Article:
Tuesday, 25 October 2016
Gleason 6? Should I wait before having radical treatment?
What does it mean to have a Gleason score of 6 (or 7 or 8-10) ?
The use of active surveillance for the management of nonaggressive prostate cancer has soared to record highs in Sweden in recent years, providing a "benchmark" for the rest of the world, according to the authors of a new study.
From 2009 to 2014, the proportion of Swedish men with very-low-risk cancer choosing active surveillance increased from 57% to 91% and, among those with low-risk cancer, it rose from 40% to 74%, report the investigators, led by Stacy Loeb, MD, MSc, from New York University in New York City. The authors used data from a nationwide prostate cancer registry.
Low-risk prostate cancer and its prolonged natural history can be safely managed with active surveillance and the deferred, as-needed use of curative treatment, such as prostatectomy and radiation therapy, explain Dr Loeb and her coauthors, who include academics from three different Swedish universities.
Notably, in Sweden, medical records distinguish between active surveillance, which includes blood testing, biopsy, and imaging, and watchful waiting, which is a passive approach that waits to see whether clinical symptoms develop before medical intervention.
The new Swedish active surveillance data, which are an update from an earlier report that extended only to 2011, are the "highest rates yet reported" and "should serve as a benchmark to compare the use of active surveillance for favorable-risk disease around the world," write the authors.
Currently, the United States does not measure up very well, suggest the authors. Most low-risk disease is treated immediately, they observe.
"We hope that our data from Sweden will showcase that…the use of this management option is growing around the world and will encourage US men who are diagnosed with low-risk prostate cancer to ask their doctor about it," Dr Loeb told Medscape Medical News.
Dr Loeb has been an ongoing supporter of the use of active surveillance. At a press conference at the 2014 annual meeting of the American Urological Association (AUA), she declared the "era of active surveillance" had arrived. This meeting featured multiple studies indicating large upticks in its use.
The new study from Dr Loeb and colleagues is published online today in JAMA Oncology.
The high rate of active surveillance in Sweden "is likely a goal to which we should aspire on both sides of the Atlantic," says Matthew R. Cooperberg, MD, MPH, from University of California San Francisco in an accompanying editorial.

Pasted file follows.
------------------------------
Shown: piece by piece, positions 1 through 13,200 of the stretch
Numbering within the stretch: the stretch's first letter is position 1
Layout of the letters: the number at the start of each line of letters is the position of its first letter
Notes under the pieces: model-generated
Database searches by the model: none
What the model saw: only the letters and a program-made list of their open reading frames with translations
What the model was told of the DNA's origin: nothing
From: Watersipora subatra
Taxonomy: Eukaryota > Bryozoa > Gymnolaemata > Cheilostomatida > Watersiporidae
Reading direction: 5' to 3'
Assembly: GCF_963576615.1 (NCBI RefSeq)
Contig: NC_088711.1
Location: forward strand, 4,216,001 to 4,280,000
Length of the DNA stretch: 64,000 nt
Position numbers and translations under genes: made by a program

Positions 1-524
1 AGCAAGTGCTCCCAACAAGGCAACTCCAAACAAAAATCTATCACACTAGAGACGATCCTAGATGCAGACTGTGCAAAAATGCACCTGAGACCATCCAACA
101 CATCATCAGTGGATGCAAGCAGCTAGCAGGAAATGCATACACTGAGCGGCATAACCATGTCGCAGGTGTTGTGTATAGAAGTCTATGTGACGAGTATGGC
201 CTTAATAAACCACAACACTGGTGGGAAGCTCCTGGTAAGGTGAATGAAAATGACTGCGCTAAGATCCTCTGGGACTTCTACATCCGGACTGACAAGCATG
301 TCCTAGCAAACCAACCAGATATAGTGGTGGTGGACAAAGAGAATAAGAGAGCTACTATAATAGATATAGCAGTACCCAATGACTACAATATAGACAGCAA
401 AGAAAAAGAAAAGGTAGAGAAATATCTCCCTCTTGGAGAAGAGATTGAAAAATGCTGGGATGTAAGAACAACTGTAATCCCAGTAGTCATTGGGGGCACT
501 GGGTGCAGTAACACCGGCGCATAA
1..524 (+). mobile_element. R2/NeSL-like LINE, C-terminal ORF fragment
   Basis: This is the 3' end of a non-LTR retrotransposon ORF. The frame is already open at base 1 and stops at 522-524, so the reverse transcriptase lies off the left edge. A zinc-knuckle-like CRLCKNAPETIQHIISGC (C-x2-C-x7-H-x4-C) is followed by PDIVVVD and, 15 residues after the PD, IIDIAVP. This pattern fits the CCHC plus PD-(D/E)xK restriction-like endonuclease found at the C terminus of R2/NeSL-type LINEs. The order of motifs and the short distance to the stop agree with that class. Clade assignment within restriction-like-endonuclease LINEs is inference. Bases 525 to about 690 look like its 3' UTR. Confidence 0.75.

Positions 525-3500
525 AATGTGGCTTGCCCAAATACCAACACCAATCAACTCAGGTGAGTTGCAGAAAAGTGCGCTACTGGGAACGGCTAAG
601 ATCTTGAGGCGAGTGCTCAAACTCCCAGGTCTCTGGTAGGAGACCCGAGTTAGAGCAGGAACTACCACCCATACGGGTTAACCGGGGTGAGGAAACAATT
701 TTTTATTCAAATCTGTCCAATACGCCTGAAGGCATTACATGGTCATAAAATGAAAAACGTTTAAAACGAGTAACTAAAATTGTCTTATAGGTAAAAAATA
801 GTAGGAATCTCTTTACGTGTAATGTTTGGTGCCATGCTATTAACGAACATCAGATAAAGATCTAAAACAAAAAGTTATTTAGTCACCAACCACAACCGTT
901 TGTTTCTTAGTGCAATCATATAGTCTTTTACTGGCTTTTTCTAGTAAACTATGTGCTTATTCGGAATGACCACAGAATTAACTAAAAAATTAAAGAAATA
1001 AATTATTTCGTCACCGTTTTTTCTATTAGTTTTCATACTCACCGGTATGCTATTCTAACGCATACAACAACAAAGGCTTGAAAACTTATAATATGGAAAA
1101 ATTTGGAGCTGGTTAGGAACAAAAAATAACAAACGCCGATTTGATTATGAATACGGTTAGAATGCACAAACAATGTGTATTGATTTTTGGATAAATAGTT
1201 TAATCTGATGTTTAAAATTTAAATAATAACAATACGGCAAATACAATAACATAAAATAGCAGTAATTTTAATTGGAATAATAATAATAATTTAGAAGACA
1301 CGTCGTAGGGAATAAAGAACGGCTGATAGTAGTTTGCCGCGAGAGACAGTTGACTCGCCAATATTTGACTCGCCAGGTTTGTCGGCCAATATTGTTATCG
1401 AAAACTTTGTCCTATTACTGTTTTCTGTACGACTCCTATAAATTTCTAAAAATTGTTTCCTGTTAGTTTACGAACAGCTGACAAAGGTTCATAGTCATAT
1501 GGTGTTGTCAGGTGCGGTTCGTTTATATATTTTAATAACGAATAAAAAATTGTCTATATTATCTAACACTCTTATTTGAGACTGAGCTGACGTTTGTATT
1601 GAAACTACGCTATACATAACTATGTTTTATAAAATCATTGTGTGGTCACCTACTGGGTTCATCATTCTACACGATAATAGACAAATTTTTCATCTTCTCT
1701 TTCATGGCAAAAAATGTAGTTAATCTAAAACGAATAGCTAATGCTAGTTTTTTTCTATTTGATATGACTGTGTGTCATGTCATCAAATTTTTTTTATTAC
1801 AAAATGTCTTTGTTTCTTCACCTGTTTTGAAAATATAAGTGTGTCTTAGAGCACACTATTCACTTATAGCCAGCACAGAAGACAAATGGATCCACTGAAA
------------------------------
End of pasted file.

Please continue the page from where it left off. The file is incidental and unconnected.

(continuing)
Dr Cooperberg also says that active surveillance rates "are still too low" in the United States.
Still, progress is being made, he suggests.
Dr Cooperberg says that data from some prospective, community-based registries have shown use of active surveillance "skyrocketing" to 40% to 50% for low-risk disease in the current decade, up from historical rates of about 10% (JAMA. 2015;314:80-82).
He also highlights guidance newly endorsed by the American Society of Clinical Oncology that surveillance is "not merely an option" for men with low-risk disease but rather is the "preferred alternative" for any clinically localized, Gleason 3 + 3 cancer.
But Dr Cooperberg makes no mention of guidance from the most influential organization in the United States with regard to prostate cancer: the AUA.
The AUA has not updated its guidelines for the management of localized prostate cancer, which include active surveillance recommendations, since 2007.
With regard to Sweden, the study authors describe some "potential facilitating factors" for the "rapid uptake" of active surveillance.
For example, in 2007 national guidelines were issued that recommended active surveillance for men with low-risk prostate cancer and a life expectancy of 10 to 20 years. Then, in 2014, the life expectancy limit was abandoned, and active surveillance was recommended for all men with very-low-risk prostate cancer.
The study authors also believe it is important that Sweden's National Prostate Cancer Register provides "real-time feedback" to practices on their adherence to these national guidelines and also in annual reports publicly available online.
Furthermore, the Swedish healthcare system "is dominated by equal access, tax-funded care without financial incentives for clinicians to recommend curative treatment," the authors observe.
Overall, 32,518 men with a median age of 67 years were diagnosed with favorable-risk prostate cancer during the study period.
These included 4693 men with very-low-risk disease (clinical stage, T1c; Gleason score 6 or less; prostate-specific antigen [PSA], <10 ng/mL; PSA density <0.15 ng/mL/cm3; and <8-mm total cancer length in 4 positive biopsy cores).
A total of 15,403 men with low-risk disease (including all men in the very-low-risk group) (T1 to T2; Gleason score, 6 or less; and PSA <10 ng/mL), and 17,115 men had intermediate-risk disease (T1 to T2; Gleason score, 7; and/or PSA, 10 to 20 ng/mL).
Use of active surveillance for intermediate-risk disease was much lower — only 19% of cases in 2014.
In a press statement, Dr Loeb said that more US men opting for active surveillance "could go a long way toward reducing the harms of screening by minimizing overtreatment of non-aggressive prostate cancer."
Dr Cooperberg agrees.
In his editorial, he writes: "A default assumption that most low-risk prostate cancers do not need immediate treatment would completely shift the balance of benefits and harms for prostate cancer early detection efforts, and it will prove invaluable in reframing the ongoing national debate regarding optimal screening policy."
Nick Mulcahy: October 20, 2016